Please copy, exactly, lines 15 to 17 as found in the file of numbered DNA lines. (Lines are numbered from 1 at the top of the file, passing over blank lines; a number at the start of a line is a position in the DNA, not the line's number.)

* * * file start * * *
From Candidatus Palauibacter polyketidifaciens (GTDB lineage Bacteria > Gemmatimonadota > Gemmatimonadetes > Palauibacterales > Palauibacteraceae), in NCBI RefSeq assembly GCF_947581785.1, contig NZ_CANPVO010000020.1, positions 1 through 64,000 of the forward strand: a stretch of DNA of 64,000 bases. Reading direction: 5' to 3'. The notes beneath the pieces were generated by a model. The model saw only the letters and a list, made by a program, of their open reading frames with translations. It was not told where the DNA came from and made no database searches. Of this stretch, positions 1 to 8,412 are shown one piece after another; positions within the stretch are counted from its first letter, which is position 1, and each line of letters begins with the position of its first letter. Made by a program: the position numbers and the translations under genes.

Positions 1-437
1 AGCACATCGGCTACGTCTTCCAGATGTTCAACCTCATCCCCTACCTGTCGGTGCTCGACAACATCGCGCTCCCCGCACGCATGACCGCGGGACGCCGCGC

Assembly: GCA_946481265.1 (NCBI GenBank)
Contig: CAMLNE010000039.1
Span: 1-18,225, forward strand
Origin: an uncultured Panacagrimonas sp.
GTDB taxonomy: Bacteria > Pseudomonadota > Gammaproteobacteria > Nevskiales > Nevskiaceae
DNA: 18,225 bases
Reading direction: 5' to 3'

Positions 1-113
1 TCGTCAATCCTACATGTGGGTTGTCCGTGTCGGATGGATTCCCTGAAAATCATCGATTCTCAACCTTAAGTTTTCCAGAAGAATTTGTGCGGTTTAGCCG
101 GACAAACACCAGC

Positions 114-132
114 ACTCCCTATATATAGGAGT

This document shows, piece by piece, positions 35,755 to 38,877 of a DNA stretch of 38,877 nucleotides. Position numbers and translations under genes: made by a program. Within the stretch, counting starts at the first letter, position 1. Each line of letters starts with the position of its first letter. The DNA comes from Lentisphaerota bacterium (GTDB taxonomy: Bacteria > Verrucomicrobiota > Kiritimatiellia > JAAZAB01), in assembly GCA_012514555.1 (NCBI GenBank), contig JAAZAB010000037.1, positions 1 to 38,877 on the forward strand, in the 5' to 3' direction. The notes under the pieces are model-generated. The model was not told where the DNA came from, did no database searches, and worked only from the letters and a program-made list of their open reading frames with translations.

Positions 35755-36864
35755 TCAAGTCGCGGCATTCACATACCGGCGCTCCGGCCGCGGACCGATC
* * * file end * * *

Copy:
114 ACTCCCTATATATAGGAGT

This document shows, piece by piece, positions 35,755 to 38,877 of a DNA stretch of 38,877 nucleotides. Position numbers and translations under genes: made by a program. Within the stretch, counting starts at the first letter, position 1. Each line of letters starts with the position of its first letter. The DNA comes from Lentisphaerota bacterium (GTDB taxonomy: Bacteria > Verrucomicrobiota > Kiritimatiellia > JAAZAB01), in assembly GCA_012514555.1 (NCBI GenBank), contig JAAZAB010000037.1, positions 1 to 38,877 on the forward strand, in the 5' to 3' direction. The notes under the pieces are model-generated. The model was not told where the DNA came from, did no database searches, and worked only from the letters and a program-made list of their open reading frames with translations.

Positions 35755-36864